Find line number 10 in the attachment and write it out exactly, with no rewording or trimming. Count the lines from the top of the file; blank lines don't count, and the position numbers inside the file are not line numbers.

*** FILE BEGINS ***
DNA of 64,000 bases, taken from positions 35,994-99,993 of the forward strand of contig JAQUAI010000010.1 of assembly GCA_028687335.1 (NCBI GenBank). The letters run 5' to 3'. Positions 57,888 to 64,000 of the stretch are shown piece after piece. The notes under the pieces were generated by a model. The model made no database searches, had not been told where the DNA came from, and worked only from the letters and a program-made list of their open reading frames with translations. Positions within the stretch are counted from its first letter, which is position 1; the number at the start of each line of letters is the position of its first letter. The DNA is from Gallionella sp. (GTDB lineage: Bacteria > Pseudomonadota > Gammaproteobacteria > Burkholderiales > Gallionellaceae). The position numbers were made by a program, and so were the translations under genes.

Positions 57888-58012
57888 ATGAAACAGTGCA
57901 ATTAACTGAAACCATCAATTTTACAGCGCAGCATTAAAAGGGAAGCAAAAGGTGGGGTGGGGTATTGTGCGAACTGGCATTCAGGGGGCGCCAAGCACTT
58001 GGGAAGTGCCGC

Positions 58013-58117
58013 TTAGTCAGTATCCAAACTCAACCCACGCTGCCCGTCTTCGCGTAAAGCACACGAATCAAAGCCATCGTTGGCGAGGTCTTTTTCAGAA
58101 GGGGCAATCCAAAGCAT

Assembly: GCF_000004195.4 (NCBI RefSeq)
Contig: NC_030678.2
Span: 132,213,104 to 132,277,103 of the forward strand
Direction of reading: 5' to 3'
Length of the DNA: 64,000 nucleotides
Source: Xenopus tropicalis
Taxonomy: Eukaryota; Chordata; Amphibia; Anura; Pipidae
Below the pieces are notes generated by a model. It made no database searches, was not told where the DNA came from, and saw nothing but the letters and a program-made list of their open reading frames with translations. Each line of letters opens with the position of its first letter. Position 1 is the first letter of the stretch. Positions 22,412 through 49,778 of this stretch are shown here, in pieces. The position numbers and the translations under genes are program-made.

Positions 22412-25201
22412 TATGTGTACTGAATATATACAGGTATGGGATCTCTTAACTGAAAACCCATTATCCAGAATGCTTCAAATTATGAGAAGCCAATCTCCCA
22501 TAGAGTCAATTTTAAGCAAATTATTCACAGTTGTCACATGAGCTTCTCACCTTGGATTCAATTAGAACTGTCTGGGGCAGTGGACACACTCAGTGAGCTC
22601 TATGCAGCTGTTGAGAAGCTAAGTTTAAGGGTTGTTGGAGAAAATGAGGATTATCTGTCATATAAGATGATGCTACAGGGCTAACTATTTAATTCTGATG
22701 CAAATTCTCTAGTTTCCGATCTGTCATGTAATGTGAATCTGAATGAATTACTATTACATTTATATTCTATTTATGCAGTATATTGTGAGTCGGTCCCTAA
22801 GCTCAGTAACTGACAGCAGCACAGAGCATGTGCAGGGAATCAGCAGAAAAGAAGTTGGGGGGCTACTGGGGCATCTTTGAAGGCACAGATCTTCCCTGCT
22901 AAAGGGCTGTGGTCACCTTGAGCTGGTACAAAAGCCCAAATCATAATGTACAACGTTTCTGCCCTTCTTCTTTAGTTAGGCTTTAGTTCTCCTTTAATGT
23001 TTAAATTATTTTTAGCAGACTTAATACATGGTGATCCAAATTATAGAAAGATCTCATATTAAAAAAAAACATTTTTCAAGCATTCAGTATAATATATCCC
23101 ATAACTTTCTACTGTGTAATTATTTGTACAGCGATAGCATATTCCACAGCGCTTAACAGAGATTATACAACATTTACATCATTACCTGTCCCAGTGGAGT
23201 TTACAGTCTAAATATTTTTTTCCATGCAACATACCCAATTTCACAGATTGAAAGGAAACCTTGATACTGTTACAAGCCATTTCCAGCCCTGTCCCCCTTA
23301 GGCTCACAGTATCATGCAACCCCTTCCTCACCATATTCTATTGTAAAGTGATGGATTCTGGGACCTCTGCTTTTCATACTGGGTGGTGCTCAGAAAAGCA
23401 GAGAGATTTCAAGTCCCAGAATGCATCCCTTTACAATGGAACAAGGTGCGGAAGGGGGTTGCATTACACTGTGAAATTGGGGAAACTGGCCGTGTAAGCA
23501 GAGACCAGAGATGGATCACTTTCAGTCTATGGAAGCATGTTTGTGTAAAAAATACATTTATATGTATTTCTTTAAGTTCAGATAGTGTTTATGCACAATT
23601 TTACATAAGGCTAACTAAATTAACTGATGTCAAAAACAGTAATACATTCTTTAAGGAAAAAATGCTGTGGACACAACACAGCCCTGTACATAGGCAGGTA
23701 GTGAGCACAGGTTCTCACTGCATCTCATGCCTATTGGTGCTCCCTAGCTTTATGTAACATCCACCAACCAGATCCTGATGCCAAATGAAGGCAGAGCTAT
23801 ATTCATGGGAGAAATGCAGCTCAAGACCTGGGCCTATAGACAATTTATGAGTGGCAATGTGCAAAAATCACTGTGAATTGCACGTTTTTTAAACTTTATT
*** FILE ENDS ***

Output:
Contig: NC_030678.2